If you’ve ever consulted with a plumber or taken a trip to the hardware store for a bit of DIY plumbing you’ve probably encountered numerous confusing terms.

This problem becomes even more apparent when you consider that homes can have different types of septic systems, each with their own unique features. The following glossary contains both common an uncommon plumbing terms, alphabetized and broken down into categories for easier searching.

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Common Plumbing Terms

  • Bleed: to release excess air in a pipe by opening a valve at the end.
  • Brass: generic slang term for any faucet or fixture.
  • Branch Drain: fixture drain which leads to the main drain pipeline.
  • Effluent: liquid waste in a septic system.
  • Fitting: term used to describe any part that connects two sections of pipe.
  • Flow Rate: how much water flows through a plumbing system; measured in either gallons per minute (GPM) or per hour (GPH).
  • Gallons per Flush (GPF): measurement of water needed to flush; used to regulate toilets and flush valves; 1.6 GPF is the current legal maximum permitted for new toilets.
  • Gray Water: water waste from non-toilet fixtures.
  • KiloPascal (kPa): metric unit of pressure equaling 1/100th of an atmosphere.
  • Maximum Containment Level (MCL): maximum amount of a contaminant permitted in a water supply by law.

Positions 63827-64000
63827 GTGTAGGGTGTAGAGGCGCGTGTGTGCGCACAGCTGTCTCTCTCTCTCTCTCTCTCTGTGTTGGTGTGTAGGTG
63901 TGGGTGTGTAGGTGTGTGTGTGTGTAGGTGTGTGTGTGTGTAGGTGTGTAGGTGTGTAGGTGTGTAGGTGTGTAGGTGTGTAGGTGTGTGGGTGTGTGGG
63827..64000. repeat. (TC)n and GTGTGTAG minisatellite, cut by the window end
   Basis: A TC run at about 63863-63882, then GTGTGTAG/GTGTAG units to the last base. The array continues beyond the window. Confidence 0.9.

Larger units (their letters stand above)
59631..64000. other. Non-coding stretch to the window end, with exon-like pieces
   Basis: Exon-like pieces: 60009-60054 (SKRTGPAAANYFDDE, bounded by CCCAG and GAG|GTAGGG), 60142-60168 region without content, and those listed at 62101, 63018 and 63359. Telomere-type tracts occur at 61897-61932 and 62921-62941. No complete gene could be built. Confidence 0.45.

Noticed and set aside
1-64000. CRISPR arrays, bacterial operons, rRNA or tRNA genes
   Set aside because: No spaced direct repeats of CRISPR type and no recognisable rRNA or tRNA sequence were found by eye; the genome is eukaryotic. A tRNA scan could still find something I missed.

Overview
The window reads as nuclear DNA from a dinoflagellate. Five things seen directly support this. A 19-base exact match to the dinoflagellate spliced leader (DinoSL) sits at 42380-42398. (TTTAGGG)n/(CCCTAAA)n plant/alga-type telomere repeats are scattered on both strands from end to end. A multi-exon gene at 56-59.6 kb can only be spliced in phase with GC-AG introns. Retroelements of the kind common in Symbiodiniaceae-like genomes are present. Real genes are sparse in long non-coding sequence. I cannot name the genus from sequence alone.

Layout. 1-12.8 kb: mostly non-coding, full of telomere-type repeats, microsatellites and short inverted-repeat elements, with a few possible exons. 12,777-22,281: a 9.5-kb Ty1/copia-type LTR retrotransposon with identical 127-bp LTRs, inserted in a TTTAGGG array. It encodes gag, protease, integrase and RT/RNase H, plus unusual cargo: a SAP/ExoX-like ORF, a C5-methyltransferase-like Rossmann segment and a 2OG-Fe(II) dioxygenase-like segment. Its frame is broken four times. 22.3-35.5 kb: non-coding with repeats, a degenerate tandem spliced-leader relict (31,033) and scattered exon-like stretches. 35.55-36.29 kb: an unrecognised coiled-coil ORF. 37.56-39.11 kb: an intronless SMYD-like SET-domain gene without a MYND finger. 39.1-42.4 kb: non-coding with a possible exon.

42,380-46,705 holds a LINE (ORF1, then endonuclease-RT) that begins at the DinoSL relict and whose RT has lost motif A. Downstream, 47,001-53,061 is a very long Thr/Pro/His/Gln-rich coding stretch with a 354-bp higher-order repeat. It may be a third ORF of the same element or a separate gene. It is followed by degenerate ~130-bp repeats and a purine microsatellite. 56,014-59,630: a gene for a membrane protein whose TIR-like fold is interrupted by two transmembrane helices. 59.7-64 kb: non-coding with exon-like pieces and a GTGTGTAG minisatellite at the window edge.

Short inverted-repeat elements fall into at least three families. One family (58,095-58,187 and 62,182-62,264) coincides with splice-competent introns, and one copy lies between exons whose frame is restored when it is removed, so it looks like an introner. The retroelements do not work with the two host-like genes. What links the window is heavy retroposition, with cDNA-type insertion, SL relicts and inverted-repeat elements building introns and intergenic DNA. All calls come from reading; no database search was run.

• Non-Ferrous: contains no iron.
  • Potable: water which is safe to consume.
  • Pressure Head: unit of measure for pressure in a plumbing system describing the vertical force caused by water at a depth of one foot.
  • Riser: vertical supply pipes which bring water from the branch to a fixture or to a higher floor.
  • Sediment: debris that settles at the bottom of water tanks.
  • Soil Pipe: pipe carrying waste from a toilet.
  • Trap Seal: the water in a trap which serves as a liquid seal.
  • Trap Weir: the highest point for water before it drains in both P-traps and S-traps.
  • Water Hammer: a loud banging sound caused when the water supply is suddenly cut off from a fixture, causing hydraulic shock.

Plumbing Components and Fixtures

  • Aerator: insert screwed onto a faucet nozzle that reduces splashing by mixing air into the flowing water.
  • Ball Check Valve: valve which employs a ball which can seal against a seat to stop the flow in one direction.
  • Closet Bend: curved fitting located under the toilet connecting it to the drain.
  • Closet Flange: ring used to anchor a toilet and connects to the closet bend; sometimes called a floor flange.
  • Flow Control Valve: device which can reduce costs and improve efficiency by reducing the water flow to a plumbing fixture.
  • Gasket: flat rubber or fiber ring used to create a watertight seal between metal fixtures.
  • Interceptor: device which separates oil and grease from drain systems.
  • Main: the main pipeline in a supply or drain system to which all branches connect.
  • Manifold: fitting that connects multiple branches to the main, acting as a distribution point.
  • O-Ring: round rubber washer used to make valve stems watertight.
  • Scald Guard: valve that maintains the balance between hot and cold water pressure in your shower by shifting back and forth behind the shower handle in response to sudden pressure drops.
  • Shutoff Valve: valve under toilet or sink to stop water supply for repairs.
  • Tee: T-shaped fitting used where three pipes intersect.